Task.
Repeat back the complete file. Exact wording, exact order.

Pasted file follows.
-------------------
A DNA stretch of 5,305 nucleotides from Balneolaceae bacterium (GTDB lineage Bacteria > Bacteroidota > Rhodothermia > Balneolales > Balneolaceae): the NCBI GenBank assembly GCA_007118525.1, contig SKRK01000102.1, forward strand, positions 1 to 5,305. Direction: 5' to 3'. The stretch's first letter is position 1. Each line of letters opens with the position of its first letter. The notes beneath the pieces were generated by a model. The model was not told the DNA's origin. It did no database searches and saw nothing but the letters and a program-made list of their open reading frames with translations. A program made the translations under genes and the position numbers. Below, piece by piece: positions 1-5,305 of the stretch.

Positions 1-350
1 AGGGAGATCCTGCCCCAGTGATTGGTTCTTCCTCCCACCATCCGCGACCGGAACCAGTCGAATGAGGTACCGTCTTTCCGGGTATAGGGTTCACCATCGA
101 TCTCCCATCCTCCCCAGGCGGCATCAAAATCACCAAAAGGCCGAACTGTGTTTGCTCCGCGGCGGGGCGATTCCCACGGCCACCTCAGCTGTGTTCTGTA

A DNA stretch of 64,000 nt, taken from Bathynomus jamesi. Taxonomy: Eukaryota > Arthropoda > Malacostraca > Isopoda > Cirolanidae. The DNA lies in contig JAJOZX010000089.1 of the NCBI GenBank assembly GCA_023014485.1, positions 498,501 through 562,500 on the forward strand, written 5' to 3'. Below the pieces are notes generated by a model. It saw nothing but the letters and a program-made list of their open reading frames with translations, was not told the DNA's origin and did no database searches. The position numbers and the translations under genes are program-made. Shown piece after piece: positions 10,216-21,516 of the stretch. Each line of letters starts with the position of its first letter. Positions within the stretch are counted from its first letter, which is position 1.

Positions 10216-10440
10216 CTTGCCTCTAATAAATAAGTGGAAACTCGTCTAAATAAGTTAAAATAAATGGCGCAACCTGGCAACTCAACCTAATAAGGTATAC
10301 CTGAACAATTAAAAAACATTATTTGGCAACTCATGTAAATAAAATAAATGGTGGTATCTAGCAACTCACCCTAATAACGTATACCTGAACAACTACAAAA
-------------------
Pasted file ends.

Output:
A DNA stretch of 5,305 nucleotides from Balneolaceae bacterium (GTDB lineage Bacteria > Bacteroidota > Rhodothermia > Balneolales > Balneolaceae): the NCBI GenBank assembly GCA_007118525.1, contig SKRK01000102.1, forward strand, positions 1 to 5,305. Direction: 5' to 3'. The stretch's first letter is position 1. Each line of letters opens with the position of its first letter. The notes beneath the pieces were generated by a model. The model was not told the DNA's origin. It did no database searches and saw nothing but the letters and a program-made list of their open reading frames with translations. A program made the translations under genes and the position numbers. Below, piece by piece: positions 1-5,305 of the stretch.

Positions 1-350
1 AGGGAGATCCTGCCCCAGTGATTGGTTCTTCCTCCCACCATCCGCGACCGGAACCAGTCGAATGAGGTACCGTCTTTCCGGGTATAGGGTTCACCATCGA
101 TCTCCCATCCTCCCCAGGCGGCATCAAAATCACCAAAAGGCCGAACTGTGTTTGCTCCGCGGCGGGGCGATTCCCACGGCCACCTCAGCTGTGTTCTGTA

A DNA stretch of 64,000 nt, taken from Bathynomus jamesi. Taxonomy: Eukaryota > Arthropoda > Malacostraca > Isopoda > Cirolanidae. The DNA lies in contig JAJOZX010000089.1 of the NCBI GenBank assembly GCA_023014485.1, positions 498,501 through 562,500 on the forward strand, written 5' to 3'. Below the pieces are notes generated by a model. It saw nothing but the letters and a program-made list of their open reading frames with translations, was not told the DNA's origin and did no database searches. The position numbers and the translations under genes are program-made. Shown piece after piece: positions 10,216-21,516 of the stretch. Each line of letters starts with the position of its first letter. Positions within the stretch are counted from its first letter, which is position 1.

Positions 10216-10440
10216 CTTGCCTCTAATAAATAAGTGGAAACTCGTCTAAATAAGTTAAAATAAATGGCGCAACCTGGCAACTCAACCTAATAAGGTATAC
10301 CTGAACAATTAAAAAACATTATTTGGCAACTCATGTAAATAAAATAAATGGTGGTATCTAGCAACTCACCCTAATAACGTATACCTGAACAACTACAAAA